[Numpy-discussion] problem with float64's str()

Timothy Hochberg tim.hochberg@ieee....
Fri Apr 4 15:40:08 CDT 2008


On Fri, Apr 4, 2008 at 12:47 PM, Robert Kern <robert.kern@gmail.com> wrote:

> On Fri, Apr 4, 2008 at 9:56 AM, Will Lee <lee.will@gmail.com> wrote:
> > I understand the implication for the floating point comparison and the
> need
> > for allclose.  However, I think in a doctest context, this behavior
> makes
> > the doc much harder to read.
>
> Tabling the issue of the fact that we changed behavior for a moment,
> this is a fundamental problem with using doctests as unit tests for
> numerical code. The floating point results that you get *will* be
> different on different machines, but the code will still be correct.
> Using allclose() and similar techniques are the best tools available
> (although they still suck). Relying on visual representations of these
> results is simply an untenable strategy.


That is sometimes, but not always the case. Why? Because most of the time
that one ends up with simple values, one is starting with arbitrary floating
point values and doing at most simple operations on them. Thus a strategy
that helps many of my unit tests look better and function reliably is to
choose values that can be represented exactly in floating point. If the
original value here had been 0.00125 rather than .0012, there would be no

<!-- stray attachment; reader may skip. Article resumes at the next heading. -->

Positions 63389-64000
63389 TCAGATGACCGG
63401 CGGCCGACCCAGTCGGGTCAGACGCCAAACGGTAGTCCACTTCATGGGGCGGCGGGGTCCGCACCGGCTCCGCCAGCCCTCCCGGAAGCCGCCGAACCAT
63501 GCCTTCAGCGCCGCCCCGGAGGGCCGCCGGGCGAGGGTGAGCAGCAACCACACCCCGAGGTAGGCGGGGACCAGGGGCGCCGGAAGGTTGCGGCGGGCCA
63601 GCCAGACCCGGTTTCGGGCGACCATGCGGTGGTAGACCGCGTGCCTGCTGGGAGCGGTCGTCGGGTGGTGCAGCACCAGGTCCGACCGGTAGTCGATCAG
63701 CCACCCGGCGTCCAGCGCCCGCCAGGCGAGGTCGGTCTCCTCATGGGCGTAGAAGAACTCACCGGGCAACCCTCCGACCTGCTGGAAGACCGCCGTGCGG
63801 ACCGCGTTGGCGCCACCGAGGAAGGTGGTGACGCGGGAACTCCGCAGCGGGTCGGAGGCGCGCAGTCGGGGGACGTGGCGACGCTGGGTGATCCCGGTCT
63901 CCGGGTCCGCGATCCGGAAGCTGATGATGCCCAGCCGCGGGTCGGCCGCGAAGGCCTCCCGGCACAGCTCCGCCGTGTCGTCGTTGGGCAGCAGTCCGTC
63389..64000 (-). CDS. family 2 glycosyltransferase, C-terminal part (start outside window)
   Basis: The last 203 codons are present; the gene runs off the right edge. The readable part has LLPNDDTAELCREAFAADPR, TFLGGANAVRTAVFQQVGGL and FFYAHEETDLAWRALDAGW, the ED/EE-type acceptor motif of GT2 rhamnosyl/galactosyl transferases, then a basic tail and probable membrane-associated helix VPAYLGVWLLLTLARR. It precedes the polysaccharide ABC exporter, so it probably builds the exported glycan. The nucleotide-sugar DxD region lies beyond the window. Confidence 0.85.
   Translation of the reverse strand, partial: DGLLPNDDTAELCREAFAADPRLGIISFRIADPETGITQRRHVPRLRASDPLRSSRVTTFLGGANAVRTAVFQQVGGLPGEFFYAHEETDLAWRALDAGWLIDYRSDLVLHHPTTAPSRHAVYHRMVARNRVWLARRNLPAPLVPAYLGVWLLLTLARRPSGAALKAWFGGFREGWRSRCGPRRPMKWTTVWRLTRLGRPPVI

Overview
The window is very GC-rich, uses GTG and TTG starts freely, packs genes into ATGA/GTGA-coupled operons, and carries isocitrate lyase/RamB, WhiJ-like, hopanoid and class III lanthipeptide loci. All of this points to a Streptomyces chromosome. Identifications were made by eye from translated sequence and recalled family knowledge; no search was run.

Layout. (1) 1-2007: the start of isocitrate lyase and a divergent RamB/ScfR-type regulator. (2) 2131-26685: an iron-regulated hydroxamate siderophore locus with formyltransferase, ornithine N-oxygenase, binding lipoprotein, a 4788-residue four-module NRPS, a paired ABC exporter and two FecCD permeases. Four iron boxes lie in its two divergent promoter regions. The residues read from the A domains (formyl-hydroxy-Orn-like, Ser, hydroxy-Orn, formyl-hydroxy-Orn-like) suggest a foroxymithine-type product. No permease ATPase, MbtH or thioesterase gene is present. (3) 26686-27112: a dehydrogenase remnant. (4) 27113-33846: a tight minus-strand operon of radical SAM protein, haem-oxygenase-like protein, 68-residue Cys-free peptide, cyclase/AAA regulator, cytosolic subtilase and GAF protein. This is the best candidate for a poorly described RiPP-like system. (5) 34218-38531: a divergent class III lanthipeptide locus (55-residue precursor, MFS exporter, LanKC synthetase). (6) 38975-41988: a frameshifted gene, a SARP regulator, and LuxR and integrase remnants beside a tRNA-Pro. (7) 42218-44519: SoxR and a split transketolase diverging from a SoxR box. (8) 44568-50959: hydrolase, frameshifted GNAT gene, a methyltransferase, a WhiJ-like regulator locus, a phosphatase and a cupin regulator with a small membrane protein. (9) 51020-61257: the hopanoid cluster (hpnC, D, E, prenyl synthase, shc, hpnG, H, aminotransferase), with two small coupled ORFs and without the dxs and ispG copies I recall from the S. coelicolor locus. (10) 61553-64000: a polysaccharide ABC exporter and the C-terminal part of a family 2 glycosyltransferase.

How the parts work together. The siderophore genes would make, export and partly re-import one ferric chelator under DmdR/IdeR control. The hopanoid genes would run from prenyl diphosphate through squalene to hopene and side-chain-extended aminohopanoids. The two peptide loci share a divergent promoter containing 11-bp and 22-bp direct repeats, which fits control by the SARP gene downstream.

problem here. Well almost, you still are vulnerable to the rules for zero
padding and what no getting changed and so forth, but in general it's more
reliable and prettier.

Of course this isn't always a solution. But I've found it's helpful for a
lot cases.

Note that the string
> representation of NaNs and Infs are completely different across
> platforms.
>
> That said, str(float_numpy_scalar) really should have the same rules
> as str(some_python_float).


+1




>
>
> --
> Robert Kern
>
> "I have come to believe that the whole world is an enigma, a harmless
> enigma that is made terrible by our own mad attempt to interpret it as
> though it had an underlying truth."
>  -- Umberto Eco
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>



-- 
. __
. |-\
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. tim.hochberg@ieee.org
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